What's the difference between i.e. and e.g.?
late 14c., litarge, from Old French litargie or directly from Medieval Latin litargia, from Late Latin lethargia, from Greek lethargia "forgetfulness," from lethargos "forgetful," originally "inactive through forgetfulness," from lethe "forgetfulness" (see latent) + argos "idle" (see argon). The form with -th- is from 1590s in English.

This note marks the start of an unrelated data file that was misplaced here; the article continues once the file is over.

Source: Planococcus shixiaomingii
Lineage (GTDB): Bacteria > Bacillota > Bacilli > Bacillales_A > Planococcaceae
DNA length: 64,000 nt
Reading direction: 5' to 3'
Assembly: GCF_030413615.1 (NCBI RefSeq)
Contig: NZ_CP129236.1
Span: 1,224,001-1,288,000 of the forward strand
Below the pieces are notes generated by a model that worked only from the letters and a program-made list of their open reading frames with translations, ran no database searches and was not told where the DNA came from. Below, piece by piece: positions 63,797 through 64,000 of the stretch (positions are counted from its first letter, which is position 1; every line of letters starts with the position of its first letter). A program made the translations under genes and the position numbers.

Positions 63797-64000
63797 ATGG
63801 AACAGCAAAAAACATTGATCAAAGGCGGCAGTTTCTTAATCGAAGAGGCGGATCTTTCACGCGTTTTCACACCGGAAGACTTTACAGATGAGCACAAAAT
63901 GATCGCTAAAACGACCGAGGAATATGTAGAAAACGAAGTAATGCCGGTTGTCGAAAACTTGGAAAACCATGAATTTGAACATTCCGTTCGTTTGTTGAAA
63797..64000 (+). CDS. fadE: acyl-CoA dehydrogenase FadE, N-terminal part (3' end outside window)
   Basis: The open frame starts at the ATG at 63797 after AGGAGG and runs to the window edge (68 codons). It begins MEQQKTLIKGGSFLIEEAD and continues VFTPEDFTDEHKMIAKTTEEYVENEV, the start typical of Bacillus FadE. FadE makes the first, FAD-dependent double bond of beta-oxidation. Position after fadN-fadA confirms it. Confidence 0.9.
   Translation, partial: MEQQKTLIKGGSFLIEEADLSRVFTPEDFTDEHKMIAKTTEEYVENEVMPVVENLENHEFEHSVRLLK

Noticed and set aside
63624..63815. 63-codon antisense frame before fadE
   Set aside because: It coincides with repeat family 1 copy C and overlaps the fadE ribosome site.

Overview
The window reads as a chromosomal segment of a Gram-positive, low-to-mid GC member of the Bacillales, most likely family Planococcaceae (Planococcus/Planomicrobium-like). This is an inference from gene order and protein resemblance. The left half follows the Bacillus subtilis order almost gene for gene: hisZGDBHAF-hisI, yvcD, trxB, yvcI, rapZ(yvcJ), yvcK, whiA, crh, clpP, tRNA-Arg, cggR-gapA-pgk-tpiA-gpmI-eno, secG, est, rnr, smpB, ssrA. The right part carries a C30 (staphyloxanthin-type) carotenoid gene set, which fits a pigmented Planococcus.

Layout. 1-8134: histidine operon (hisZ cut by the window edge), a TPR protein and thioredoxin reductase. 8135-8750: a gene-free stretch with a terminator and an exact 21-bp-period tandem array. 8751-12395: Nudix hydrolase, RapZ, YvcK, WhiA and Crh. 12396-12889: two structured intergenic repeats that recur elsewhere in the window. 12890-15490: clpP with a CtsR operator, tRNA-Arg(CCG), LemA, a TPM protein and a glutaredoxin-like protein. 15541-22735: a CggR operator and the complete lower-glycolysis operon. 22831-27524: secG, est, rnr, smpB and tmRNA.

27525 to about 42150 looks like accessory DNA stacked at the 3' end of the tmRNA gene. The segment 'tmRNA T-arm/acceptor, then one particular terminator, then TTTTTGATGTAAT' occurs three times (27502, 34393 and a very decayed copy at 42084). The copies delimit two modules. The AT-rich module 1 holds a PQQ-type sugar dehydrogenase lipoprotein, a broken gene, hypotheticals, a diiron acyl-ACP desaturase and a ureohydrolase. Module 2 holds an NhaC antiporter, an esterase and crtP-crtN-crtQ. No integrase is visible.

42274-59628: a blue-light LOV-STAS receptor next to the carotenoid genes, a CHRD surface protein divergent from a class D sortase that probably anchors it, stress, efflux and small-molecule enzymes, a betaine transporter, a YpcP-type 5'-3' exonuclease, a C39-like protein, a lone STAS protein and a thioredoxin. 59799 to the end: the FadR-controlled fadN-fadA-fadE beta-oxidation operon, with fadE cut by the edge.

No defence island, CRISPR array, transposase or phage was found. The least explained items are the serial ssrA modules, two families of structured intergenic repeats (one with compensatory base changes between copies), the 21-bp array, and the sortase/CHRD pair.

lethargy leth·ar·gy (lěth'ər-jē)
A state of sluggishness, inactivity, and apathy.
A state of unconsciousness resembling deep sleep.